Finding as we do that defendant voluntarily absented himself from his trial on January 28, his contention that he was denied his constitutional right to meet the witnesses face to face has no merit. The right to be present and to meet the witnesses are personal rights which defendant may also waive. (People v. Harris, 302 Ill. 590.) Defendant, by being voluntarily absent, waived his right to be present at the trial; it follows from this that he thereby also waived his right to meet the witnesses face to face.

Where the defendant waived his right to be present, a request for a continuance until defendant is again present, without giving any explanation or excuse for his absence, may properly be denied.

It is also argued that there is a fatal variance between the allegations in the indictment and the proof. The indictment alleges that money in the care, custody and control of Rosemary Bochenko, and belonging to Aetna Realty Investments, Inc. was taken; the indictment further alleges that money belonging to Rosemary Bochenko, and in her care, custody and control, was also taken. Defendant contends the proof does not show the existence of a corporation, nor the name of the corporate owner as alleged.

In a prosecution for robbery, the gist of the action is that the accused forcibly took property that was in the care, custody, or control of another person. Proof of actual ownership is not necessary where possession by the victim is shown. (People v. Renallo, 410 Ill. 372; People v. Kubish, 357 Ill. 531; People v. Rogers, 303 Ill. 578; Ill. Rev. Stat. 1961, chap. 38 par. 18-1(a). Here, the uncontradicted testimony shows that part of the money taken belonged to Rosemary Bochenko and part belonged to Aetna, however all of it was in her possession or in her custody and control. Proof of these allegations of the indictment is enough to sustain a conviction without proving existence of a corporation or corporate ownership. The indictment charges all the elements essential to the offense of robbery, and other matters unnecessarily added may be rejected as mere surplusage. People v. Figgers, 23 Ill.2d 516.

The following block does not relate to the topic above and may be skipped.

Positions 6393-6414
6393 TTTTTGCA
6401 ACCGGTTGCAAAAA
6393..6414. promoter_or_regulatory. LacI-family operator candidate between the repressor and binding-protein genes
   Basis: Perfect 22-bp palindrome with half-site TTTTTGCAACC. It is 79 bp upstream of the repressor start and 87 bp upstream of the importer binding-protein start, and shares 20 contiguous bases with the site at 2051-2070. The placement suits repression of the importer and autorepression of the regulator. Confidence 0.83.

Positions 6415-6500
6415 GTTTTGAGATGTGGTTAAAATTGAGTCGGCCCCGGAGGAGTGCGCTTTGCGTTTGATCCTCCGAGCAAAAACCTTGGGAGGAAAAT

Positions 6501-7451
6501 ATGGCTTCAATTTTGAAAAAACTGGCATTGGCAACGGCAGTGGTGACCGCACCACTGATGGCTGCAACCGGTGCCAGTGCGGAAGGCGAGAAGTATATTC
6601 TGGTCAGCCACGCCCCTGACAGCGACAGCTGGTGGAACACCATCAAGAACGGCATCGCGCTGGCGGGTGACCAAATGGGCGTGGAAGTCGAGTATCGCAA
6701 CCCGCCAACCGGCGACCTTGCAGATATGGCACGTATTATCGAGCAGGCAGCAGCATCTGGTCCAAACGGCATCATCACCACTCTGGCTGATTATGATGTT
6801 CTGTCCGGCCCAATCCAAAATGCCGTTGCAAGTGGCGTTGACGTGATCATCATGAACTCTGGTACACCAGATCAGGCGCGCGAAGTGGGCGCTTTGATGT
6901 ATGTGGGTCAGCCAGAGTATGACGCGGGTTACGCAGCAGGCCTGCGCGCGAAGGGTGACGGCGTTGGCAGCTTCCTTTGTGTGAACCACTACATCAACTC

The final contention of defendant that merits any discussion is whether he was sufficiently identified as one of the robbers. This court has repeatedly held that a positive identification made by at least one witness is sufficient. (People v. White, 30 Ill.2d 123; People v. McCall, 29 Ill.2d 292; People v. Davis, 14 Ill.2d 196; People v. Mikka, 7 Ill.2d 454.) The State produced one witness, Lemanski, a customer in the store, who came within two or three feet of the defendant, and who was positive in his identification of the defendant. Another witness, Bochenko, was not quite sure, but thought the defendant was one of the robbers. The record shows these witnesses identified the defendant in a police line-up of six men. Neither witness pointed defendant out in court as being one of the robbers, for on the day they testified defendant was not present. However, both witnesses had seen defendant in court the first day of his trial, and both testified they recognized him as one of the robbers. Defendant had an alibi witness who testified defendant was with him on the day of the robbery, but the trial judge chose to believe the identification testimony rather than the alibi evidence, and there is no reason to disturb that finding. People v. White, 30 Ill.2d 123; People v. Ellis, 26 Ill.2d 331.

We find no reversible error in this record and the judgment of the criminal court of Cook County is affirmed.

Judgment affirmed.

19641124

© 2002 VersusLaw Inc.